birth to Organic Consumers Action--a nationwide grassroots organization
dedicated to protecting the integrity of organic food standards and
promoting sustainable and organic agriculture.
JOIN Organic Consumers Action (OCA) in your local area. If you want to
become a member or a volunteer--or make a donation--call 218-726-1443 or
e-mail us at: <email@example.com> Before the USDA issues its new
proposed organic regulations you will be contacted by an OCA volunteer in
your local area.
VOLUNTEER to become part of an OCA Coordination Team in your area. Help
us mobilize consumers and retailers, carry out public education and events,
and generate media coverage.
ASK your local natural food stores, coops, community restaurants, and
farmers markets to contact the OCA campaign so that we can send them
posters and literature.
SUBSCRIBE to Food Bytes, our free electronic newsletter, by sending an
with the simple message in the body of your email:
If you don't have access to a computer, and want to receive Food Bytes and
our Action Alerts by mail, send us $20 for a year subscription.
Visit our web sites (and links) regularly for updates and background
SEND us a letter, fax, or e-mail which we will forward to your
Congressional Representative, your U.S. Senators, and the White House. Tell
your elected public officials that you want the USDA to preserve strict
organic standards, and that any final rule must not contain any of the
objectionable provisions outlined in this leaflet. Demand especially that
the USDA allow private, non-governmental organic certification bodies to
maintain and publicize stricter organic standards than the minimum
standards proposed by the USDA.
Respond to the USDA's Oct. 28 Official Position Paper--Published in the
Federal Register--on Factory Farming, Antibiotics, and Decertification by
filling out the comment form enclosed below. Fax, e-mail, or mail your
comments on organic standards by December 14, 1998 to the USDA (referring
to Docket Number TM-98-00-7):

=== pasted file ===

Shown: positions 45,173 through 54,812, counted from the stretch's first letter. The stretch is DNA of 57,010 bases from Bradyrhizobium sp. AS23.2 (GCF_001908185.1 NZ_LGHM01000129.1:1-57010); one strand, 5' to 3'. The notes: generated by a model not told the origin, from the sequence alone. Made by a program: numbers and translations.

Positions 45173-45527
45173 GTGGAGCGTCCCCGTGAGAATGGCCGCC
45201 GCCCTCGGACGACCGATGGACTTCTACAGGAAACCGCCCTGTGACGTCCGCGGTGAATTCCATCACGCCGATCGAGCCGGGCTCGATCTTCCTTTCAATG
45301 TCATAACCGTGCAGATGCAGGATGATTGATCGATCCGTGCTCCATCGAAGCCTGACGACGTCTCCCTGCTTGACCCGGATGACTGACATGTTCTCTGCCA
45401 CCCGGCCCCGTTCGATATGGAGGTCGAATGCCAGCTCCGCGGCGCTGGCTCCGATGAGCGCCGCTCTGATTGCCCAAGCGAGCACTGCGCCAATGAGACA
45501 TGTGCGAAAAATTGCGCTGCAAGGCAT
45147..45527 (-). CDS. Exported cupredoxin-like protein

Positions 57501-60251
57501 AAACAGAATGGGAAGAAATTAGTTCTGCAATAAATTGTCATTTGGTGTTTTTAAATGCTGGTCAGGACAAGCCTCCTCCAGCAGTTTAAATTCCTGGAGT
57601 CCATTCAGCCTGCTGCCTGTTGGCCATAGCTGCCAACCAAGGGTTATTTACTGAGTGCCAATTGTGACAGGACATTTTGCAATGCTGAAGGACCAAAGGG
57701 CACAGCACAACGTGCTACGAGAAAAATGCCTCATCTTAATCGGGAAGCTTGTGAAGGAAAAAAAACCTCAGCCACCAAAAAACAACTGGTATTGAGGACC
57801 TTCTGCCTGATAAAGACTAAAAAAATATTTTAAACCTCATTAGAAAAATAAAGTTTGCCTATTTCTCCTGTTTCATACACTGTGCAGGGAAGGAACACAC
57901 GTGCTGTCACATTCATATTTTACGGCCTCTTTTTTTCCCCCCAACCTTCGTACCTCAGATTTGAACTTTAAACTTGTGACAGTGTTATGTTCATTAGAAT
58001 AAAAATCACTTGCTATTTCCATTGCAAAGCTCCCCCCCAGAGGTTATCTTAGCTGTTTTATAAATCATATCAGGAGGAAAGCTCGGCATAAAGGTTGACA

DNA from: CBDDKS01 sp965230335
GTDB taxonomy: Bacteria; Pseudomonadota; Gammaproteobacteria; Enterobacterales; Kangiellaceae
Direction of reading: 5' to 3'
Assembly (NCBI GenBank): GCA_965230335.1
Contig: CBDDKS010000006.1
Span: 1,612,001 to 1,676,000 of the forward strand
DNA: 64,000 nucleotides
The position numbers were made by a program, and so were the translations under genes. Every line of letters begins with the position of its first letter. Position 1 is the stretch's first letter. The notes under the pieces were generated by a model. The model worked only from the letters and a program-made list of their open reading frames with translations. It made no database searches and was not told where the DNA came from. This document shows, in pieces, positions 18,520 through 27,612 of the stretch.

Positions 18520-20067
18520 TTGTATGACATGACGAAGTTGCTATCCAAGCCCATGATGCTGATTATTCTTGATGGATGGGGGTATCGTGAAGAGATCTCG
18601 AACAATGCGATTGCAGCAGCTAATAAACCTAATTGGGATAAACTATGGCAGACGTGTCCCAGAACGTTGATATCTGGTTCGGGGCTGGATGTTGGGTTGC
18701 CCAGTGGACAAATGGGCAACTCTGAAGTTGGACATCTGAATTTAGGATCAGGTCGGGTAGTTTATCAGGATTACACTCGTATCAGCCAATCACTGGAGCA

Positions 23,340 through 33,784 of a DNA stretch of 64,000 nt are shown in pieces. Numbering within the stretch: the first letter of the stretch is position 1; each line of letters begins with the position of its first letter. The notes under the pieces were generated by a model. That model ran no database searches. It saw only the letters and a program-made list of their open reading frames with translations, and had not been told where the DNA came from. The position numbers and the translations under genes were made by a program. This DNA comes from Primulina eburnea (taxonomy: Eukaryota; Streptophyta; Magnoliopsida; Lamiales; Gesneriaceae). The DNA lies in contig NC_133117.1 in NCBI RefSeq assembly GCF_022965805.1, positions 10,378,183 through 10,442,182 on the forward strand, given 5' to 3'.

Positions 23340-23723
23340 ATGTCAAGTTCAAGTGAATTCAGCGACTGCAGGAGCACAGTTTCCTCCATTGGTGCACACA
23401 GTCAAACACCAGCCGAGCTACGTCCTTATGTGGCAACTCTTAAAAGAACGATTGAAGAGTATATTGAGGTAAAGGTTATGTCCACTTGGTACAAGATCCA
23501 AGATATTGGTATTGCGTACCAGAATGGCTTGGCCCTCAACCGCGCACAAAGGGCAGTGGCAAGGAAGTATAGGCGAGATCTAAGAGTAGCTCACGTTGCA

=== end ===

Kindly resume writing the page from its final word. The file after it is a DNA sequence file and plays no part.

e-mail: NOPIssue_Papers@usda.gov also CC a copy to us at:
regular mail: Eileen Stommes, Deputy Administrator, USDA-AMS-TM-NOP, Room
4007-S, AG Stop 0275, P.O. Box 96456, Washington, D.C. 20090-6456
Campaign for Food Safety/Organic Consumers Action
6101 Cliff Estate Rd.
Little Marais, Minnesota 55614
CAMPAIGN for FOOD SAFETY & ORGANIC WATCH ACTION ALERT
USDA Is At It Again! Urgent Action Needed To
Keep Factory Farming Out Of Organic Food Production And Ensure Consumer
Protection Against Organic Fraud!
Early last year, an outraged public flooded the USDA with nearly 280,000
comments opposing the agency's proposal to allow factory farming, sewage
sludge, genetic engineering, and irradiation in organic food production.
Despite this outpouring of public outrage, the USDA is again thinking of
diluting organic standards. We need your input now on three critical
* USDA is still considering loopholes that would allow for the continuous
indoor confinement in organic animal production;
* USDA is considering the use of animal medications including
antibiotics in organic production ; and
* USDA is considering eliminating the ability of organic certifiers
to prevent the sale of mishandled or fraudulent organic products.
Your help is urgently needed. USDA has opened these three questions for
public comment. But we only have until December 14, 1998 to respond.
We need to send a clear message to the USDA:
(1). ORGANIC STANDARDS MUST MANDATE ACCESS TO THE OUTDOORS AND PASTURE FOR
(2). ORGANIC STANDARDS MUST BAN THE USE OF ANTIBIOTICS AND THE MISUSE OF